A ban on sales of AR-15 rifles and other assault style weapons in Delaware will soon become law.
The measure aimed at preventing massacres like the one last month that killed 19 elementary school students and two teachers in Uvalde, Texas, completed its passage through both chambers of the General Assembly on Thursday when the Senate approved it 13-8.
All Republicans voted no. The only Democrat who voted no was Bruce Ennis of Smyrna.
Delaware will become the eighth state to have such a prohibition. Delaware neighbors New Jersey and Maryland have one, but Pennsylvania does not. Delaware’s bill is modeled on the law in Maryland.
In addition, the House on Thursday approved a 17-round limit on ammunition magazine sizes. The Senate had approved that bill last week.
Gov. John Carney has said unequivocally that he will sign those two gun control measures and four others now moving through the Legislature. The governor’s fellow Democrats, who control both chambers, say they have enough support to pass them before the legislative session ends June 30.
The bills have passed mostly along party lines, with almost all Democrats in support and most Republicans against.
Those four pending bills would:
- Raise the age to buy and possess almost all firearms and ammunition to 21. The current law allows people at least 18 years old to have rifles and other long-guns, but the minimum age to buy a handgun is 21.
- Expand background checks to purchase a firearm to include state databases that can flag whether someone has a misdemeanor domestic violence crime on their record. That so-called red flag would not turn up on a check of the National Instant Criminal Background Check System currently used in Delaware unless it was flagged as a domestic violence offense.
- Strip the immunity gun dealers and manufacturers have in Delaware from civil liability if they knowingly or recklessly take actions that endanger the health and safety of the public.
- Ban the use of so-called “Glock switches” and other devices, that essentially convert semi-automatic weapons into machine guns that can fire up to 1,200 rounds a minute.
Proponents of banning sales of assault-style weapons have pointed out at committee hearings and legislative sessions that the shooter in Uvalde would not have been able to slaughter so many people — some beyond recognition — if he had not been able to purchase two AR-style rifles days earlier on his 18th birthday. Authorities have also reported that the suspect had several 30-round magazines inside the classroom at Robb Elementary School the day the 21 people were killed.
Opponents have countered that banning some of the more than 60 assault-style weapons included in the bill would harm hunters and target shooters who use them. They also said the bill penalizes law-abiding gun owners and violates the constitutional right to bear arms.
Other foes have said raising the age to 21 to purchase and possess all firearms except shotguns and muzzle-loading rifles would endanger women who are the target of domestic abuse, as well as people ages 18 to 20 who want a firearm to protect their homes and families.
‘As much death imaginable in as little time as possible’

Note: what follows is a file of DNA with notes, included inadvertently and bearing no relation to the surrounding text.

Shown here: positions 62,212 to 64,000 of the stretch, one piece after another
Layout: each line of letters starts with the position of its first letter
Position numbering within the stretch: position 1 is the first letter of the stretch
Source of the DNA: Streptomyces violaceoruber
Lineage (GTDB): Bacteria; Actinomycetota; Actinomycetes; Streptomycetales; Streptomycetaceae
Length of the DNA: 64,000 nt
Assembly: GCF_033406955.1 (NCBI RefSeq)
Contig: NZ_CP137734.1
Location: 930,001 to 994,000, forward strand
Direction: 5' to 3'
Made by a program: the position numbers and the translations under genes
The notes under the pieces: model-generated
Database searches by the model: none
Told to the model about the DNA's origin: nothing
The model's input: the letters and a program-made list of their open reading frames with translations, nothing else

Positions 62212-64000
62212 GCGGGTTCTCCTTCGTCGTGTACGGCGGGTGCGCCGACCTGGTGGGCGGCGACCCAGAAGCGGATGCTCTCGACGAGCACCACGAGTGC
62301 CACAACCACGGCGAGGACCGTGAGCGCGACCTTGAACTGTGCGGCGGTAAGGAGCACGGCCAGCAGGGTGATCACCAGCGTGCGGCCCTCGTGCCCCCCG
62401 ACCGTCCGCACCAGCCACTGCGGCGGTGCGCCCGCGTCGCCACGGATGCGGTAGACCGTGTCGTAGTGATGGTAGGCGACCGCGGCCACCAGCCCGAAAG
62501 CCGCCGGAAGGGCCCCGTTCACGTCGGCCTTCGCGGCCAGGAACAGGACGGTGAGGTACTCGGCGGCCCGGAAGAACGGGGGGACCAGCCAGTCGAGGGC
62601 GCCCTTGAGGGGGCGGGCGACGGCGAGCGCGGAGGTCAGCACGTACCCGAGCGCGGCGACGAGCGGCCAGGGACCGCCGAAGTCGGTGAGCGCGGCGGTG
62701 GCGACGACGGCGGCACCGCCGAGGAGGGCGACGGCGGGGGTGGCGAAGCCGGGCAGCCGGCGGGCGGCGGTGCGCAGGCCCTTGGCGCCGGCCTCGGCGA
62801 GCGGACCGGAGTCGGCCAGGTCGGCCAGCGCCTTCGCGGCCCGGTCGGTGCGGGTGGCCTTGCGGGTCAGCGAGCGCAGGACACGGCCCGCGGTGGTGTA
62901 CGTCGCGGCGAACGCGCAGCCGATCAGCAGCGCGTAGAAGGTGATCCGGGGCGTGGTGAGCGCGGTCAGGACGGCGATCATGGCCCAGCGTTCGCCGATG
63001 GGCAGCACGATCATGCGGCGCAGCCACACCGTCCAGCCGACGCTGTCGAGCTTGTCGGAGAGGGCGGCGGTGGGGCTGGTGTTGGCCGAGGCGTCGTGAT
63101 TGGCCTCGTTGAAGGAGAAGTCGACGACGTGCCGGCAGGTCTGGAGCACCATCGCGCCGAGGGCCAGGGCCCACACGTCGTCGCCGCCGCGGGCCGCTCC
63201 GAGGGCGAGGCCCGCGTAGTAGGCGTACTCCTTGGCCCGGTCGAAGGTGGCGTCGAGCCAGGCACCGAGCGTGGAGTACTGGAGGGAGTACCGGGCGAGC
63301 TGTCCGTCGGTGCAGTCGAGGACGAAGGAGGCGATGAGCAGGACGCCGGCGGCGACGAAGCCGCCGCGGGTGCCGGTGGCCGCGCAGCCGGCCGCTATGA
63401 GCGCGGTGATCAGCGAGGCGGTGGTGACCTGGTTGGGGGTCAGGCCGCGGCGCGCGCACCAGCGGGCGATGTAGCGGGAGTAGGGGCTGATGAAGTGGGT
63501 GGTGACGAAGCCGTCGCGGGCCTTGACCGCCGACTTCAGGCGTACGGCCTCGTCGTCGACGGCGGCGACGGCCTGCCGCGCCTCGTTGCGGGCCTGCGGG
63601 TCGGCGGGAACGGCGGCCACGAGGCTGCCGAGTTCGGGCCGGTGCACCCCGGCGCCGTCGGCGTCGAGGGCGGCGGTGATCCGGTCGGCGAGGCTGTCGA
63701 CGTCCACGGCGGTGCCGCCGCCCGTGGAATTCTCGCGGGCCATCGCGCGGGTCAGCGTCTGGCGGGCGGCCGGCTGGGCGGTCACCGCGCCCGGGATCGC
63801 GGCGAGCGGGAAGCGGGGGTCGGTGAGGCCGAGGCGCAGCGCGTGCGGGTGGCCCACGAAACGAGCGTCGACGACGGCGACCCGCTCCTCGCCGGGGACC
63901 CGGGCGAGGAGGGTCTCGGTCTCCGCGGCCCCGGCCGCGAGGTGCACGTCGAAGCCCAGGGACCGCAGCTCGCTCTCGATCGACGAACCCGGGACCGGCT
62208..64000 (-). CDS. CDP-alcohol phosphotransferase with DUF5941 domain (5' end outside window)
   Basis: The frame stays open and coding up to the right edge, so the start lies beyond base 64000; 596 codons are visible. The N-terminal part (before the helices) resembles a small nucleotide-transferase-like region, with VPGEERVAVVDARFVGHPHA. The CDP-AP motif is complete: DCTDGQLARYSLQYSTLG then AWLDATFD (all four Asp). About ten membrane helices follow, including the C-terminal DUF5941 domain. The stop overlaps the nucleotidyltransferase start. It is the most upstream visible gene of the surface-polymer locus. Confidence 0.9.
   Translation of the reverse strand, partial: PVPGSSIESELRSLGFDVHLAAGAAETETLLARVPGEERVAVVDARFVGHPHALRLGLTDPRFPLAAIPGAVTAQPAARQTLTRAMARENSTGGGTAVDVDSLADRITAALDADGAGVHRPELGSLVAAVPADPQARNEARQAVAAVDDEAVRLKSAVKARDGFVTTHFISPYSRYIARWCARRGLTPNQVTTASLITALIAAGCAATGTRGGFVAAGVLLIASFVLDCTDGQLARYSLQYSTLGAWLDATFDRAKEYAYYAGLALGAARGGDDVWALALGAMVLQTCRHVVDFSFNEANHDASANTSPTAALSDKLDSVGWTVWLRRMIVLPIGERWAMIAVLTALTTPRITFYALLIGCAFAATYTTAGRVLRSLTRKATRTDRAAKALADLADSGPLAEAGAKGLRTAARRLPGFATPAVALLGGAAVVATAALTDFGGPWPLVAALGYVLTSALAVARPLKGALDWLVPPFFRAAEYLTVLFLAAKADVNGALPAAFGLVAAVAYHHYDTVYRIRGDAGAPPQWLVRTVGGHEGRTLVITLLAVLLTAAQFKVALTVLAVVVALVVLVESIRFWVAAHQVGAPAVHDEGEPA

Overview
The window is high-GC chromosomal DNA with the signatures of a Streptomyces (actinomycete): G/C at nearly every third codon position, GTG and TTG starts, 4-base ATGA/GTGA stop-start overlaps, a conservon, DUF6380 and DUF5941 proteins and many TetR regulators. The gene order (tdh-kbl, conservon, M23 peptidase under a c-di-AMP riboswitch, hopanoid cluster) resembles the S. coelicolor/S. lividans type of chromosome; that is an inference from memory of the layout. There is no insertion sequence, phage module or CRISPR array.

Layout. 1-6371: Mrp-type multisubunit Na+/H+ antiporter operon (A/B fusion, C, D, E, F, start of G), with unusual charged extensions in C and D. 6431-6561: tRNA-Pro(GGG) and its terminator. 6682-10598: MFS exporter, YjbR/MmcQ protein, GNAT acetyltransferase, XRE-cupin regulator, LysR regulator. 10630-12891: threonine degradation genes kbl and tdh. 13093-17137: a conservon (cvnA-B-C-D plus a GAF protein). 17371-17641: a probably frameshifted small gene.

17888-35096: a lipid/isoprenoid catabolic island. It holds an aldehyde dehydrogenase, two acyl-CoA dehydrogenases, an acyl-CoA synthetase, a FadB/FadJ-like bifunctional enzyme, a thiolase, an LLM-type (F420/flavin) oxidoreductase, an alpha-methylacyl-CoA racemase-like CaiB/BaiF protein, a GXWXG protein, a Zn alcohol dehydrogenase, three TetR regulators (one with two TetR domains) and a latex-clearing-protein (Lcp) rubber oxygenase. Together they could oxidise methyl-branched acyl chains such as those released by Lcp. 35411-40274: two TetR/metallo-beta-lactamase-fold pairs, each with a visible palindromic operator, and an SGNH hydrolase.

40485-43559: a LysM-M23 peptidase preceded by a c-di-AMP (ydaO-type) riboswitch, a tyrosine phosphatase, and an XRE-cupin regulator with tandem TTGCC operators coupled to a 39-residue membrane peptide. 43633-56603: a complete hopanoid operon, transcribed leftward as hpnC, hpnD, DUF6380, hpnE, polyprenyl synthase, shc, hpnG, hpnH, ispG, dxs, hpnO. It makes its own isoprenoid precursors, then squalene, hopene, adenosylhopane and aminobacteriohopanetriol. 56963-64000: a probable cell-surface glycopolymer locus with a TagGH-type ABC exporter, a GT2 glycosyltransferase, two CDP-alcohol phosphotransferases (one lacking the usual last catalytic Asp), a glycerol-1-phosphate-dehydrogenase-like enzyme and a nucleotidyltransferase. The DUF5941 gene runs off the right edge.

Much of the lengthy Senate debate on Thursday focused on details of the weapons being banned and how the current owner of one would be able to prove they obtained it legally to escape felony prosecution.
Sen. Nichole Poore, a Bear Democrat and sponsor of the assault-style weapons ban, said she agreed with opponents that the bill is reactionary because she and other supporters are disgusted by massacres that keep occurring elsewhere with assault-style weapons and want to prevent one from happening in Delaware.
She also pointed out that residents who already own an assault-style won’t have to surrender them, and that she supports the Second Amendment.
“But I also believe our families have a right to attend elementary school, to go to college, to attend church, to shop at the grocery store, and to visit a movie theater without the threat of a gunman committing mass murder in a matter of minutes,’’ Poore said.
“These beliefs are not incompatible. Time and time again, our courts have ruled that our Second Amendment rights are not absolute, and we can take steps to protect our families by limiting access to the most destructive and deadly weapons on the market.
“What is not compatible to me is sitting on our hands and doing nothing while children across our country are being torn apart by the kind of high powered weapons that exist to serve only one single purpose. AK-47s are not made for hunting. AR-15s are not made for target shooting and Uzis are not made for self-defense. These are weapons of war, specifically designed to sow as much death imaginable in as little time as possible. And right now, they are so easy to buy, so readily available, that children are picking them up at their local sporting goods store on their way to murder other children.’’
Republican Sen. Gerald Hocker, who represents southeastern beach towns of Bethany, Fenwick, and nearby areas, said the legislation would make criminals out of solid citizens.
He said the weapons on the banned list have not been used in shootings in Delaware, and that more focus on school safety would prohibit the kind of carnage seen in Uvalde.
“The mass shootings were really done by violent criminals,’’ he said of mass killings in recent years. “There’s not one of them that didn’t break the law. What makes you think they’re not going to break this law if it’s passed here today?”
Instead, he said Poore and other supporters of the ban will only end up punishing “good, law abiding citizens … I don’t think you really think that this is going to keep guns from the hands of criminals.”